For the longest time I was convinced that fiction writing is not learnable. This may surprise you, especially if you are familiar with the North American tradition of creative writing. I, however, grew up in the land of poets and thinkers. And so I absorbed the idea that you were either inspired by the muse (or your genius) – or you were not. Hence, for an equally long time I tried to awaken my genius. But one day I realized: good art is based on craft. Why should I not be able to learn it?
A journalist had once taught me how to write press releases. I had devoted myself to photography, the magic of light and the Golden Ratio. And I began to understand how and why good design works.
What I noticed was that: all arts had something in common. They obeyed rules that could be described and applied, irrespective of whether artists wanted to admit it or not.
Impact is achieved through few, carefully chosen ingredients
So I started to read How-To-Books on writing. I found a lot of american books extremely helpful, especially when it came to understanding story structure. What also compelled me were the classic books on script writing.
I changed allegiance. Turned my back on the idea of divinely inspired texts and turned towards the “commercial” side, which in my opinion should rather be called the craft.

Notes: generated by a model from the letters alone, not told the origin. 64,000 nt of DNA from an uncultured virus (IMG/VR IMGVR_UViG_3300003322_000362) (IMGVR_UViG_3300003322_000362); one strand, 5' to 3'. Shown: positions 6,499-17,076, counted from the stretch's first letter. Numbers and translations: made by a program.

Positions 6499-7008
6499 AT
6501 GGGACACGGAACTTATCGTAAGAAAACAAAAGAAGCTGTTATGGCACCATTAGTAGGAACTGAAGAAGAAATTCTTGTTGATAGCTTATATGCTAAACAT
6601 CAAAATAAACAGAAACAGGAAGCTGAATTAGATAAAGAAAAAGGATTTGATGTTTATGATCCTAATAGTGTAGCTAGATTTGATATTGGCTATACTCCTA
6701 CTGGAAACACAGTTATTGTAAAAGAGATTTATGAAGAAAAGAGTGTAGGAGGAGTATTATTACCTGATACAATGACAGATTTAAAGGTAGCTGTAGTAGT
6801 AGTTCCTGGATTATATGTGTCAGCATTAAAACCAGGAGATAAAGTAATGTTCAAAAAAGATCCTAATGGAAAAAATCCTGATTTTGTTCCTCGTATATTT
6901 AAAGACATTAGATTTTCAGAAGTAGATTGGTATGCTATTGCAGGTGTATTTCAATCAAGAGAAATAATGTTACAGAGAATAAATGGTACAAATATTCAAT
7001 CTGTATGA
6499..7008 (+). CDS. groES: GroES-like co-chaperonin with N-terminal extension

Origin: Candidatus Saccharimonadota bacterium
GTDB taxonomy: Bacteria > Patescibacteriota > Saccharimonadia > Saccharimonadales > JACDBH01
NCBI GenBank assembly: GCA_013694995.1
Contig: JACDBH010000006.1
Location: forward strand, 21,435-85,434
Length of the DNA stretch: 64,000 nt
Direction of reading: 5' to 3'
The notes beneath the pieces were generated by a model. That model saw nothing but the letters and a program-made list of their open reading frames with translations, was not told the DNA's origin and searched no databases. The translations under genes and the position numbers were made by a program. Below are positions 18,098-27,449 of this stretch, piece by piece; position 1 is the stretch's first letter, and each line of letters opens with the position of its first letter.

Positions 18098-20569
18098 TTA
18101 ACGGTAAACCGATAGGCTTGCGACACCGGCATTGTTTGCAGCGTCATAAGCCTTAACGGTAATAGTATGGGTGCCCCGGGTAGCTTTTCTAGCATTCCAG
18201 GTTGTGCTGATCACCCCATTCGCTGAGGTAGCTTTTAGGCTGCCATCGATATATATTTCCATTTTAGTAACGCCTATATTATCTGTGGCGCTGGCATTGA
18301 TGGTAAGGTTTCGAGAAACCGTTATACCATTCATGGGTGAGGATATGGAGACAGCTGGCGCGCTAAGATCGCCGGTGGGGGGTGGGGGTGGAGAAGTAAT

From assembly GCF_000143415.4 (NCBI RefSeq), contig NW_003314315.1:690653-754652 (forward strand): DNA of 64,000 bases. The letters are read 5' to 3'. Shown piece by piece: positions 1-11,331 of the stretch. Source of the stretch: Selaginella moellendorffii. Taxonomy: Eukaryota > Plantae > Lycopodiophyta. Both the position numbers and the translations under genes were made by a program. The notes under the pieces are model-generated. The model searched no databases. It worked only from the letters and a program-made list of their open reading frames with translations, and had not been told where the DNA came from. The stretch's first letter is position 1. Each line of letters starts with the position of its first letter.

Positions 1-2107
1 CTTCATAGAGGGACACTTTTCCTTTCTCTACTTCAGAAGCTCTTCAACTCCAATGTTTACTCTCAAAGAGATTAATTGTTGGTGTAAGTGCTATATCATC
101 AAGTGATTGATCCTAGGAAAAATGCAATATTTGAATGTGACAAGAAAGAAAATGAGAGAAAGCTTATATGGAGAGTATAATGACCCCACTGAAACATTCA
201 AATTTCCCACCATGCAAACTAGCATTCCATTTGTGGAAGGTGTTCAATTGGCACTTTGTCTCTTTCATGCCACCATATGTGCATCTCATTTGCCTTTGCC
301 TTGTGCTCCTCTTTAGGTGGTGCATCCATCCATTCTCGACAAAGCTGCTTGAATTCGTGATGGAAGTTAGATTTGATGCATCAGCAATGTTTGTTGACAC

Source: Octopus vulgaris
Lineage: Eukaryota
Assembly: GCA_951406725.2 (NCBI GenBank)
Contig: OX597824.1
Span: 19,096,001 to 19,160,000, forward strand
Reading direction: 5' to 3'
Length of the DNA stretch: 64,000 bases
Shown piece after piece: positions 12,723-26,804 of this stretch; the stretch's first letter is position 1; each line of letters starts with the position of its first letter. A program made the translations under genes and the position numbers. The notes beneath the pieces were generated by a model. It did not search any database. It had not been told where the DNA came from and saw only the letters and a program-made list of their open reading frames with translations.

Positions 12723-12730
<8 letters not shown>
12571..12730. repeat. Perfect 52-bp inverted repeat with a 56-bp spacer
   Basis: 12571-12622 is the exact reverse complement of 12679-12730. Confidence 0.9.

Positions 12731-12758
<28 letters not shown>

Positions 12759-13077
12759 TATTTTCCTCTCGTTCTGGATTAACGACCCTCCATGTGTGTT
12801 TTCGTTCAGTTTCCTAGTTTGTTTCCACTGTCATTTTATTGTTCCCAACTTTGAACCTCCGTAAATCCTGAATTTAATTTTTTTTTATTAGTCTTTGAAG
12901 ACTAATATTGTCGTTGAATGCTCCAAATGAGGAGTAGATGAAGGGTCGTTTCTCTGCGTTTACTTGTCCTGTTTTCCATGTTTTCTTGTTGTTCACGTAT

Why should I not write meaningful and compelling page-turners at the same time? Why literary aspiration and commercial success had to be at odds? And why should I ignore what made others successful?
Writing – my personal Hero´s journey
Finally I discovered my magical formula: the Hero´s journey. I began to understand how stories work. And why. Now I had fallen in love once and for all.
I did not want to be one of the left-behinds. I wanted to master my own Hero´s journey. And it said: Go out into the world and learn how to write. Learn from the best. In the best possible way. And then say what you have to say.
Write stories that exite you and the world
This is my aim. And I am happy to find companions along the way.